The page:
Parents should have open ended questions with their kids young. The earlier the better!
It’s not an easy topic to discuss with the kids but it’s definitely important. I think these questions are very helpful.
This is a topic that needs to be discussed with kids. I think it’s never too early to explain to kids what alcohol is.
The stats are seriously freaking me out. Kids as young as 8? I’ve got an 8-year-old and she seems so young to worry about that. Guess it’s never too early.
Sometimes kids come up with the toughest questions and so it’s important to have discussion topics and answers ready… especially for serious conversations like these. So important to talk about the implications of underage drinking!
This is such an important topic. I have always discussed drinking with my kids, and still do even though they are in college now. I’m grateful neither of them like to drink.
These are such tough questions and we are only touching upon them now. I too agree that telling them the truth is key.
This is really helpful. Love your questions….. My son asked me why adults drink and we talked about it. I want to make sure he knows he can talk to me.
It’s important to address these things early, and instill a healthy fear of drinking in the kids. There’s no way I want to take a chance of missing these conversations and allowing my kids to get caught up in all that comes with drinking in their youth simply because I never thought to, or didn’t bring it up.
We have some people who abuse drinking in our family so we’ve always been very open and honest with our kids. They ask tough questions but luckily are very informed.
This is really helpful. My oldest asked me why adults drink and having to put it into words changed my perspective.
Those stats are staggering! I’m all for talking about drinking with my kids. They’ve all been around when we’ve had family functions and the adults are having a drink or two, so they already know we drink.
Those are scary statistics, I never thought kids that young would drink or have access to alcohol. My daughter is 16.5 and has encountered alcohol at parties and i know she and her friends have tried it. I trust her maybe I should not?
This is such a great resource for parents, especially me! Two of my kids are at the age where I’ll need to sit down and talk with them about this VERY soon.
Not an easy thing to talk about, but totally necessary! These are all valid questions, too!
It’s not something we’ve encountered yet but I know these tough questions do come up. My parents rarely drunk in front of us so we never really asked these questions
This list is very accurate. Thank you for covering this for us. It will come in handy.
Sipping is a real killer. I remember when I was young I would ask for just a sip, and I would get one. That is a slippery slope.
This is such an important topic that every parent should discuss with their children. I am glad you addressed this because it will be so much easier for us when the time comes!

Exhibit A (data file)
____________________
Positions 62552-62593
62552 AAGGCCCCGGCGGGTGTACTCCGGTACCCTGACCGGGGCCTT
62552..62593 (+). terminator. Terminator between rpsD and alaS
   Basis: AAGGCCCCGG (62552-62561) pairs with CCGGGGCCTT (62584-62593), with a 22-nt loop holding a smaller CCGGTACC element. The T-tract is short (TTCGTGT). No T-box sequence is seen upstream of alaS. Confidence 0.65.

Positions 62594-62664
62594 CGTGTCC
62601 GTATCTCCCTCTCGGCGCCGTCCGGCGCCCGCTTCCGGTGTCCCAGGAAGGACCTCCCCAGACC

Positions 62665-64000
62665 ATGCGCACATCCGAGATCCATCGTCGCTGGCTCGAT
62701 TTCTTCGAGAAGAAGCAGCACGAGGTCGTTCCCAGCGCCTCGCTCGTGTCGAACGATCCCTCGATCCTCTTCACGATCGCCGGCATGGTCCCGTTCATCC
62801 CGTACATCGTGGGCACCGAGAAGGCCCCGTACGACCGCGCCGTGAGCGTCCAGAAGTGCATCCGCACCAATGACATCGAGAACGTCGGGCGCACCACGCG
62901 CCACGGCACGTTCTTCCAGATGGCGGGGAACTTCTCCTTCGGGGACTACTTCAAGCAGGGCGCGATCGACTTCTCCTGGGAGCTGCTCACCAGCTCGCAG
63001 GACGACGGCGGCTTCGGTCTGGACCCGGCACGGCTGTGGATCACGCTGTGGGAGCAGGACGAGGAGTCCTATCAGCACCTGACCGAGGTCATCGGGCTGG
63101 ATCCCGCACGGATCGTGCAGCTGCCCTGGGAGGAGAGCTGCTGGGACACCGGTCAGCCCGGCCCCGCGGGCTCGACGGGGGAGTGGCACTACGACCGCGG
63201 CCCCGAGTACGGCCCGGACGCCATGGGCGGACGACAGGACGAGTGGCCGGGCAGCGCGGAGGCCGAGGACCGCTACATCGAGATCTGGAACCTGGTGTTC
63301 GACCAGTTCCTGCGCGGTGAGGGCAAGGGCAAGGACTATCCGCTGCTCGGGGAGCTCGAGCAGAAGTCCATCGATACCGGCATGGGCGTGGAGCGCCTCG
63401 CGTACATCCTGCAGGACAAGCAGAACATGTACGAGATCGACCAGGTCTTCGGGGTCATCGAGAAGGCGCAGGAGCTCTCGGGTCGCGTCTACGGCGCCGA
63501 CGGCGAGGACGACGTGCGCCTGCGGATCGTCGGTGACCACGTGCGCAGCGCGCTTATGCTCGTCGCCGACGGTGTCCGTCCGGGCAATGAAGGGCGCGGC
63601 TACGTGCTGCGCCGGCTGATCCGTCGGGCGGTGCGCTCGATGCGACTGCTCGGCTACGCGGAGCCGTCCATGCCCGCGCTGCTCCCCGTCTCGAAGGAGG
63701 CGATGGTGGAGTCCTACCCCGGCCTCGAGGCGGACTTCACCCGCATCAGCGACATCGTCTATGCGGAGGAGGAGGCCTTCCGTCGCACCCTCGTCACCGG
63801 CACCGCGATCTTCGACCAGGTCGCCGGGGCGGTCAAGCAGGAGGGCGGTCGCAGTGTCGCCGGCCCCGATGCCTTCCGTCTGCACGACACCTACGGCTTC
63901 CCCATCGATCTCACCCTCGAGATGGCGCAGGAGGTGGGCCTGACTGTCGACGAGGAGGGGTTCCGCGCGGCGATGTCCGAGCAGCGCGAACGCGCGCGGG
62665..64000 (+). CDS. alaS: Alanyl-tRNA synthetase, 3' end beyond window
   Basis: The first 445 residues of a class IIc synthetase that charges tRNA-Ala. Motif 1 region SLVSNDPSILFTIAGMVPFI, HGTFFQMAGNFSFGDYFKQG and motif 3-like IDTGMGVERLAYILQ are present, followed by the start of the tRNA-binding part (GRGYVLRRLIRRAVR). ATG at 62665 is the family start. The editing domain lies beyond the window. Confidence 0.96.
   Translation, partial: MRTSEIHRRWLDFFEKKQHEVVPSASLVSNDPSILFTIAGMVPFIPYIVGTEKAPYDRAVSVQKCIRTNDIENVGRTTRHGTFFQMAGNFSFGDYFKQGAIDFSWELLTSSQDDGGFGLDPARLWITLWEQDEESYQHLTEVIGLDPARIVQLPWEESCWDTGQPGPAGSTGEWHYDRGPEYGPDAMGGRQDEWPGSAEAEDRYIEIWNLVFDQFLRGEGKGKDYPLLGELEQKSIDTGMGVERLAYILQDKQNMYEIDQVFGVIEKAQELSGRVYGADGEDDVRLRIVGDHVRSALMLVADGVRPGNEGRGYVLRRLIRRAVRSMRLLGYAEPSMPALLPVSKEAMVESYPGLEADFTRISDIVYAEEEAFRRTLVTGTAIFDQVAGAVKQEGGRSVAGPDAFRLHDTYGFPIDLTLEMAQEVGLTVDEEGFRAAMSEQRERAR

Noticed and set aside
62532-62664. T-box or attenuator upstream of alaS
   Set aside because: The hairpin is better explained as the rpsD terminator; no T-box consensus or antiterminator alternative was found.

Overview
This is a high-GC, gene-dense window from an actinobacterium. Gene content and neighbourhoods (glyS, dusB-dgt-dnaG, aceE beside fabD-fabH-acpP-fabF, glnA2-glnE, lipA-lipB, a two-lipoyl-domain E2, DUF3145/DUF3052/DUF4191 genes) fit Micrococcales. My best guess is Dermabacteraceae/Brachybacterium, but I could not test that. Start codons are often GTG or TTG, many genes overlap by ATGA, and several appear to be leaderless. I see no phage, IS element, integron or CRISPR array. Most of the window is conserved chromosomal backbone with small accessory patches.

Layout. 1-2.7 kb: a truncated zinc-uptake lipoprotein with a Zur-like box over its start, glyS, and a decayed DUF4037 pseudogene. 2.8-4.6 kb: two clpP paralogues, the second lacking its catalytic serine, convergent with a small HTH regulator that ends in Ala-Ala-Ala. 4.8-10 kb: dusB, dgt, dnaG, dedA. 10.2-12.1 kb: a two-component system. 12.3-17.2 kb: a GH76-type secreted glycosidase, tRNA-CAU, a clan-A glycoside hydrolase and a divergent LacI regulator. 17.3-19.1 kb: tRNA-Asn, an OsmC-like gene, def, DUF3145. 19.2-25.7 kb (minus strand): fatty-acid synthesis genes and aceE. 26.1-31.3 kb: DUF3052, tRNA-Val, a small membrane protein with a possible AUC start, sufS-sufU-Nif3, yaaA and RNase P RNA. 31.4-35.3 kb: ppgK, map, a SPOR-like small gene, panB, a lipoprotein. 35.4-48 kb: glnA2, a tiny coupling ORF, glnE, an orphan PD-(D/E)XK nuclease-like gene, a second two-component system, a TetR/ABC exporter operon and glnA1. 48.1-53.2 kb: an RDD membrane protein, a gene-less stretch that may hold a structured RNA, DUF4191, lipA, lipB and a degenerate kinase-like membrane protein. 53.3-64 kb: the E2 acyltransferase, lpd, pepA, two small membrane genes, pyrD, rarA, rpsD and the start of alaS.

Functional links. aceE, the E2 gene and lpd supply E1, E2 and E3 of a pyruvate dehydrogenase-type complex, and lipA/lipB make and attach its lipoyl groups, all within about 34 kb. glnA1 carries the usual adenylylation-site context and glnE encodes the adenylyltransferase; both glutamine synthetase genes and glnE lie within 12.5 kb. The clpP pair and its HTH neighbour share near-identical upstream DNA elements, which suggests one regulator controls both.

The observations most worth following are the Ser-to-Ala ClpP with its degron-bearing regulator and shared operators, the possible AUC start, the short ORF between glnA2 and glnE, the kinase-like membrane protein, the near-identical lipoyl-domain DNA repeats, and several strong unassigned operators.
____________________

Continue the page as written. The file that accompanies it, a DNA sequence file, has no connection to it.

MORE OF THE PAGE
These are great. So far I haven’t had my kids curious about drinking mainly because my husband and I rarely do it in front of the kids. We might have wine around a holiday, but that’s about it.
As a Mother of three, thank you! There are so many topics I am dreading and this is one of them.
I definitely dread the “Did you do it?” question. Kids come up with the toughest but sometimes, the most relevant questions.
It’s so important to talk to kids about drinking. Being prepared for hard questions they may ask will help.
Underage drinking is a big thing now. Lots of children at my kids school drink and they definitely aren’t 21 yet.
I have still struggled with how to handle this with my kids. I do not drink at all, just never liked the taste of any of it so I cannot relate to people wanting to drink. But I know it is their choice to do at the right time.
My husband and I have always had a very open relationship, and they have spoken to us about everything. We didn’t have any trouble trying to decide on how to answer questions like these. However, these are great points for those that are having the trouble answering their kids questions.
Good strategies. Definitely can’t rely on the “not allowed” response or “jump off a bridge” techniques. Didn’t think of the allergic response – that’s an interesting one!
There will always be difficult to answer questions when it comes to topics like this. I think it’s important that we be careful with how we say our answers and to be honest and precise.
A kid from our local high school lost their life to underage drinking and driving a couple of years ago so our school has been very proactive in educating teens AND parents about underage drinking. It’s a difficult conversation but unfortunately a necessary one.
Showing them the graph may help grab attention. It is good to have a resource for this.
Kids do have tough questions when it comes to underage drinking. My grandfather was an alcoholic so I’m totally against drinking because of that.
These are questions that are very important to answer! I think his curiosity is a good thing and if you able to understand more I think it will be less curious to know what it is and less apt to drink underage,
We were asked these questions by all our kids. Yes they have tried drinking. Very happy to say they didn’t care for it and are not interested in drinking now.
This is important to talk to your kids about! My son is 16 and he seems to understand the dangers. When my daughter is a bit older I’ll discuss it with her. I hope my kids are like me: I never drank as a teen! I thought alcohol was gross.